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Higher education can have a life-changing impact in terms of social mobility and earning capacity. Photograph: Chris Ison/PA
Higher education is undergoing significant change and continues to make daily news. Tuition fees are set to treble for UK/EU undergraduate students, undergraduate applications have fallen in many institutions, and with government-imposed caps, good students with grades ABB at A-level are likely to be denied a place at the university of their choice this summer. Add to the mix the indefinite postponement of the proposed higher education bill and one thing is clear: there's more change ahead. But where are we going?
Away from the corridors of power, the day-to-day business of our universities continues. Important decisions are made quickly, in a fast-changing environment. However, the absence of a coherent government vision for HE means these decisions are made for personal or institutional benefit only, and are almost necessarily to the detriment of the system and country as a whole.
You only have to look at the process of determining future fees in each university to see how individual, rational choices that benefit the institution make the overall problem worse, and the government's task that much harder.
The last government's policies for higher education did at least offer some vision and context in which to manage and operate our institutions.
A 50% participation rate recognised the life-changing impact that HE can have in terms of mobility and earning capacity. Over the course of their working life, the average graduate can expect to earn comfortably more than £100,000 extra compared with someone with A-levels who does not go to university.
The last government protected research budgets in the knowledge that a strong research base fuels innovation and growth. Now the UK is second only to the US in its share of cited research papers, a measure of their worth and impact.
Previous immigration policies encouraged international students to study in the UK, making us the second most popular destination, adding over £3.3bn to the economy and sustaining 27,800 jobs.
This vision helped those of us managing HE institutions to make decisions that were not only right for us, but could also contribute to wider goals of positioning UK higher education as a world leader and delivering social and economic benefit to the UK.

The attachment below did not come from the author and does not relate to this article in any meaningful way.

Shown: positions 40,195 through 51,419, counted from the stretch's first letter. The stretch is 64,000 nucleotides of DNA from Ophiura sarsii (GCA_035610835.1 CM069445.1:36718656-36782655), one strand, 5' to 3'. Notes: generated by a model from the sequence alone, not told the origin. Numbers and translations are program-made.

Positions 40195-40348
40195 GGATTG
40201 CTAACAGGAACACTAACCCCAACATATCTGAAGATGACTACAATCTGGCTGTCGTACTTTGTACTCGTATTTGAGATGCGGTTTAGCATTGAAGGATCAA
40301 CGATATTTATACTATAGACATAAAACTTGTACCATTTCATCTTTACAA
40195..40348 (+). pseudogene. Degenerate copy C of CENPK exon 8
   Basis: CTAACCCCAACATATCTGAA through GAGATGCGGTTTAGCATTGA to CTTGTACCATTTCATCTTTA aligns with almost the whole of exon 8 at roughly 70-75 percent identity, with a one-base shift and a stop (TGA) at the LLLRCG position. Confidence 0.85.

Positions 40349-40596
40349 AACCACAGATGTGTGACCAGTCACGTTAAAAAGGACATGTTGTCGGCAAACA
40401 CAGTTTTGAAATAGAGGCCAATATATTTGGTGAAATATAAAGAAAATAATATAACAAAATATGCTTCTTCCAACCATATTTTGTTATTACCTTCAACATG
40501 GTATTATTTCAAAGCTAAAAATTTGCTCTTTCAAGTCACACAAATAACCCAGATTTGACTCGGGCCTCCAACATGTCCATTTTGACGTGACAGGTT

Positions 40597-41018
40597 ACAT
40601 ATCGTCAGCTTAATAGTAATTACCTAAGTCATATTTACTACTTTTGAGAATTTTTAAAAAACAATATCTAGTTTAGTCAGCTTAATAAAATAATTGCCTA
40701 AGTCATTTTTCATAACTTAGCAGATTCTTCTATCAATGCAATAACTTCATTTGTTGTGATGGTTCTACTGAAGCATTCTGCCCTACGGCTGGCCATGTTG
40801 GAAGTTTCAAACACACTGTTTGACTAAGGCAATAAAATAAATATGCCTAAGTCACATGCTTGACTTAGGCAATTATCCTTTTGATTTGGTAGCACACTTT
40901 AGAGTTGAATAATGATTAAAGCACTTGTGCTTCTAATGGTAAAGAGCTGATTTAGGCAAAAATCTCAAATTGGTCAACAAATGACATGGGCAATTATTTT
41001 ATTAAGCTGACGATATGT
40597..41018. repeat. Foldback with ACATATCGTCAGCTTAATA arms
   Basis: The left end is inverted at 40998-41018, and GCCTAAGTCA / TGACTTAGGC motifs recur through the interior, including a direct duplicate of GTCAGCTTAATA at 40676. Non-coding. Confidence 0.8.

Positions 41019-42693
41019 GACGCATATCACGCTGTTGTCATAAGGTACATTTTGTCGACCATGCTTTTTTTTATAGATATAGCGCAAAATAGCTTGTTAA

By contrast, today we have no sense of what the government is trying to achieve through its reforms.
The coalition government started with a need to ensure a system of HE that was economically sustainable, in the context of almost unprecedented pressure on public finances. It was right that universities should be called upon to help. But cutting budgets and achieving efficiencies are tactics to deal with a problem, not a long-term vision.
The Browne report and higher education white paper were simply devices to change the way the system is funded, not a statement of the purpose of that funding. The proposed HE bill was to encourage diversity by allowing private providers in, but even this cannot be judged as good or bad without an understanding of what is to be achieved.
Some hoped that the recent Innovation and Research Strategy Growth paper would provide clearer direction. Regrettably, it says little about the role of research in our universities, choosing to focus on tactical issues around funding and short-term choices.
Tactical moves are not wrong, but they must be guided by a strategic direction. As we approach the second anniversary of the current government, the time has come for real leadership to be shown by ministers. They must engage with us and our stakeholders to develop a clear, long-term vision for higher education.
Whether or not we get such a vision, my fellow university leaders and I will continue to do what we do best: provide excellent education for students and carry out high-impact research to improve our cultural, economic and social wellbeing.
But we do best as a sector, with shared goals, rather than as individual institutions looking out for ourselves. With a sense of direction, and leadership from government, we could do so much more.
• Paul Layzell is principal of Royal Holloway, University of London, and professor of software engineering